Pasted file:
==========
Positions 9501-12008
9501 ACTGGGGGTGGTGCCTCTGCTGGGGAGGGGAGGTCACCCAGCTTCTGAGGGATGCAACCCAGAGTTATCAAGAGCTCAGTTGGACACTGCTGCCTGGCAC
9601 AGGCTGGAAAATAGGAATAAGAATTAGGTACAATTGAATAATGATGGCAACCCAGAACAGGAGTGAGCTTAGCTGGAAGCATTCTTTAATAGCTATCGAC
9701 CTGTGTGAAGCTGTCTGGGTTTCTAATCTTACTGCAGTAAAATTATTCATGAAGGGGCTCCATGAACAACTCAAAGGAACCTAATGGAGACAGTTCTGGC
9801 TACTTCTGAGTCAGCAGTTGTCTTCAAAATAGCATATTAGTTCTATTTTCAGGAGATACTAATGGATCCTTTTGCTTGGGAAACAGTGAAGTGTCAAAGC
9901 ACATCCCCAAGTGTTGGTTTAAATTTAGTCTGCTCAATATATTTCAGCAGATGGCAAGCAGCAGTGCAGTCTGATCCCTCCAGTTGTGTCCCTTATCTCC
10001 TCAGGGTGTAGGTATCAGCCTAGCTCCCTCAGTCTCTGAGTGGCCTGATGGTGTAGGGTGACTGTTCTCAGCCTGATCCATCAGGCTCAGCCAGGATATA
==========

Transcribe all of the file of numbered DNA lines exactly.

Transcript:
Positions 9501-12008
9501 ACTGGGGGTGGTGCCTCTGCTGGGGAGGGGAGGTCACCCAGCTTCTGAGGGATGCAACCCAGAGTTATCAAGAGCTCAGTTGGACACTGCTGCCTGGCAC
9601 AGGCTGGAAAATAGGAATAAGAATTAGGTACAATTGAATAATGATGGCAACCCAGAACAGGAGTGAGCTTAGCTGGAAGCATTCTTTAATAGCTATCGAC
9701 CTGTGTGAAGCTGTCTGGGTTTCTAATCTTACTGCAGTAAAATTATTCATGAAGGGGCTCCATGAACAACTCAAAGGAACCTAATGGAGACAGTTCTGGC
9801 TACTTCTGAGTCAGCAGTTGTCTTCAAAATAGCATATTAGTTCTATTTTCAGGAGATACTAATGGATCCTTTTGCTTGGGAAACAGTGAAGTGTCAAAGC
9901 ACATCCCCAAGTGTTGGTTTAAATTTAGTCTGCTCAATATATTTCAGCAGATGGCAAGCAGCAGTGCAGTCTGATCCCTCCAGTTGTGTCCCTTATCTCC
10001 TCAGGGTGTAGGTATCAGCCTAGCTCCCTCAGTCTCTGAGTGGCCTGATGGTGTAGGGTGACTGTTCTCAGCCTGATCCATCAGGCTCAGCCAGGATATA